Building Healthy Communities from the Ground up

CEJA Calls for Equitable and Sustainable Recovery in Aftermath of Hurricanes

The recent series of climate catastrophes have weighed heavily on our hearts and minds.

Hurricane Harvey swamped Houston and stands as the most costly natural disaster in U.S. history. Hurricane Irma wreaked havoc across Florida and the Caribbean. Hurricane Maria has ravaged Puerto Rico, leaving families in the dark without power, water and electricity. Heat waves and wildfires in the Pacific Northwest and devastating floods in the Global South add to this record-breaking sequence of disasters.

These events have taken a massive toll across countless communities. As the temperature rises and climate variability increases, we are reminded that our planet is out of balance. Each of these events has a direct connection to climate change, and our changing atmosphere makes these disasters worse. Rising temperatures and warming oceans undeniably lead to more atmospheric moisture and evaporation, extreme rainfall and stronger winds.

Our thoughts and prayers are with all those impacted in vulnerable regions and we mourn the lives that have been lost. As communities begin to rebuild, we must address the root causes of these catastrophes: the grip of Big Oil, discriminatory land use policies, legacies of systemic inequalities that undermine resources for communities of color, and the lack of political will to initiate the just transition our communities need.

We are outraged at the lack of swift and effective response from the Trump Administration to the devastation in Puerto Rico. Colonization of the island has impeded the delivery of aid and has undermined the Puerto Rican infrastructure, economy, and self-sufficiency, making recovery even more challenging. The federal administration’s offensive statements about the leadership of Puerto Ricans demonstrates yet again the racism and discrimination that undergirds governmental responses to disasters all too often.

With thousands of Puerto Ricans already leaving the island and more outmigration likely in coming weeks and months, it is an example of the new reality of climate refugees: hundreds of thousands of people displaced by climate change related disasters, irrevocably impacting cultural and national identities and coherence, and testing the capacity of other places to welcome new immigrants with open arms, at a time when xenophobia is on the rise in the U.S.

Environmental justice communities already live with a disproportionate burden of pollution, on the fenceline of polluting facilities and under the constant threat of environmental disasters. In Houston, oil refineries and petrochemical plants are located within yards of homes, schools, and playgrounds. An explosion following Hurricane Harvey released hazardous gases that made families and children sick. The floodwaters of Hurricane Harvey became contaminated with toxics from industrial development and impacted so many areas because of poor land use planning and a lack of zoning.

Similarly, CEJA members in California live right next to massive oil refinery complexes, fracking, and other dangerous sites of fossil fuel production, where explosions and leaks can be deadly. Legacies of discriminatory land-use development and reluctance to plan for climate-resilient and healthy communities for the sake of industry have created areas that are vulnerable to disastrous impacts from extreme weather events.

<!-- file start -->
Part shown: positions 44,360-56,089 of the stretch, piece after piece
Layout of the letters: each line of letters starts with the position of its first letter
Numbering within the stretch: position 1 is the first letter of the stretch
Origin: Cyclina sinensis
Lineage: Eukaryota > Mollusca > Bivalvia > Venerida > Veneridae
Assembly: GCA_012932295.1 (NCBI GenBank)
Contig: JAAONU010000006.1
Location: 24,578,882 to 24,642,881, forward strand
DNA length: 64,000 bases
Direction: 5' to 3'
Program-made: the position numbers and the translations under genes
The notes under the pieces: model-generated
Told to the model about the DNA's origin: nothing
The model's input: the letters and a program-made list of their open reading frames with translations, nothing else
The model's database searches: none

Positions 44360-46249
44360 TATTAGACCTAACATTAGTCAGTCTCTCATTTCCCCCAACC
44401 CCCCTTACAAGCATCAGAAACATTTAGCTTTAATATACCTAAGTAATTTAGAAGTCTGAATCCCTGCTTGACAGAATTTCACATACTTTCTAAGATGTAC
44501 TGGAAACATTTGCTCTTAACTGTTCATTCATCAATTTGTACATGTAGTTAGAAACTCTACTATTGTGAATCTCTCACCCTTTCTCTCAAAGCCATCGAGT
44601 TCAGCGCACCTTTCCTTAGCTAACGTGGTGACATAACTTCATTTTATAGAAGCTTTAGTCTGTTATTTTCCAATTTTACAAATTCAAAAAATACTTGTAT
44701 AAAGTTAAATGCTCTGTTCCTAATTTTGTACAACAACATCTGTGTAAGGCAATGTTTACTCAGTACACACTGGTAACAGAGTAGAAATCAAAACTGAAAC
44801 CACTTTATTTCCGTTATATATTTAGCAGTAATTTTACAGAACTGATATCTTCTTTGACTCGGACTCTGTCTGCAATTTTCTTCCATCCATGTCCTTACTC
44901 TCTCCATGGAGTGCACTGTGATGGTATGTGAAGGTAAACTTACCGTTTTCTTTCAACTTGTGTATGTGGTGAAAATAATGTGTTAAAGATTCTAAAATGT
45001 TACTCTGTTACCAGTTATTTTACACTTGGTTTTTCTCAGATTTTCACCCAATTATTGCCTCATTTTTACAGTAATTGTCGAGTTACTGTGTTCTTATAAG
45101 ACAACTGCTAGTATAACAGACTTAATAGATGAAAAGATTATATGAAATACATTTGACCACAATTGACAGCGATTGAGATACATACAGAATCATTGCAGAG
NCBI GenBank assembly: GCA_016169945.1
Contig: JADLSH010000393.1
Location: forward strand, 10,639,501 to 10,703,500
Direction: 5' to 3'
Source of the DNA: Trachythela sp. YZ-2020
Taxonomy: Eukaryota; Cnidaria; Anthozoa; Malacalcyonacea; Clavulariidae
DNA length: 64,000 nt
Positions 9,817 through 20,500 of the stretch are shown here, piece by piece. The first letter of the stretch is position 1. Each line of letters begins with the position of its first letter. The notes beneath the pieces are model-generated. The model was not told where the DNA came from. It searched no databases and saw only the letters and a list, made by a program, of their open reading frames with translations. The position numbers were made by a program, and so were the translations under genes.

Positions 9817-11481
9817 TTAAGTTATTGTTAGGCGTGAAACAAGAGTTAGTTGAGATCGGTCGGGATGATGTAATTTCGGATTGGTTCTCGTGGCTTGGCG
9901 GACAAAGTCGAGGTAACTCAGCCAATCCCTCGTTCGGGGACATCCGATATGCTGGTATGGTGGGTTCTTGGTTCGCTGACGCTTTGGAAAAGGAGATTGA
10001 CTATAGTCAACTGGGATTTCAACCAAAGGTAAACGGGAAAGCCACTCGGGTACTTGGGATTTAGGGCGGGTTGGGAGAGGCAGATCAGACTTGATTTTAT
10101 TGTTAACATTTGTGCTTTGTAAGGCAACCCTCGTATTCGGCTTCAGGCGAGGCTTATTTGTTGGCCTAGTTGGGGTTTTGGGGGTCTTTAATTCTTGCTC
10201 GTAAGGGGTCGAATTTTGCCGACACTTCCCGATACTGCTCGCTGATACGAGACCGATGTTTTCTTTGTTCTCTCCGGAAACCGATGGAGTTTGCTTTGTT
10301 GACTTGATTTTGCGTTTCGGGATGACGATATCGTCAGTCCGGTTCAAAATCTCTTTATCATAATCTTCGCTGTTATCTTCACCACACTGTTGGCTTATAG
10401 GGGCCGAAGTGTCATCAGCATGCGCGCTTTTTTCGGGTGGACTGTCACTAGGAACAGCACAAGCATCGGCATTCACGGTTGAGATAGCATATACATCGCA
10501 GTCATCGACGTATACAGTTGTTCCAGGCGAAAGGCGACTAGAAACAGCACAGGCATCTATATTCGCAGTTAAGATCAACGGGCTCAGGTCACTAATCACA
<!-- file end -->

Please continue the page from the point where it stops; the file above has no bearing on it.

As Brentin Mock reports in CityLab, “An equitable recovery will be especially difficult in Houston given that the city doesn’t believe in zoning, the absence of which has concentrated pollution in the eastside of the city with the highest population of Black and Latino families.” This inequitable approach to lack of infrastructure and planning deepens the racial disparities already at play when it comes to exposure to environmental risks and the increased likelihood of displacement.

On top of the threats that our communities face from climate catastrophes, they are also confronting political attacks that threaten their human and civil rights.  While Harvey was devastating the South, Trump decided to recall DACA, putting the health and wellbeing of thousands of immigrant families and children at even greater risk.

The options for sanctuary are increasingly limited, especially with new storms. In Florida, families who evacuated their homes are now getting eviction notices. Some didn’t even get a notice and found out via TV that they would not be able to return to their homes. This kind of displacement is becoming increasingly more inevitable for people of color, not just because of climate change and extreme weather events, but because of discriminatory policies that push them into unlivable conditions.

This is the kind of displacement that we must fight. This is climate injustice.

We stand with organizations on the ground like Texas Environmental Justice Advocacy Services (T.E.J.A.S.) that are working with Latino families who are bracing for recovery from both Hurricane Harvey and Trump’s restrictive immigration policies. Donate to T.E.J.A.S. here.

We stand with Puerto Rican people, whose leadership, strength and courage is undoubtable and will call for immediate, effective and sustained disaster relief. Donate to the Hurricane Maria Community Recovery Fund here.

We stand with organizations fighting for immigrant rights, which is inextricably connected to the many ripple effects of these unnatural disasters.

We call on all of our elected officials at every level to act swiftly now for an equitable and sustainable recovery rooted in racial, economic, and environmental justice. CEJA will continue to work toward a rapid and just transition off fossil fuels to clean renewable energy. We can’t afford any more false solutions. Now is the time to rise together with a bold vision for climate justice.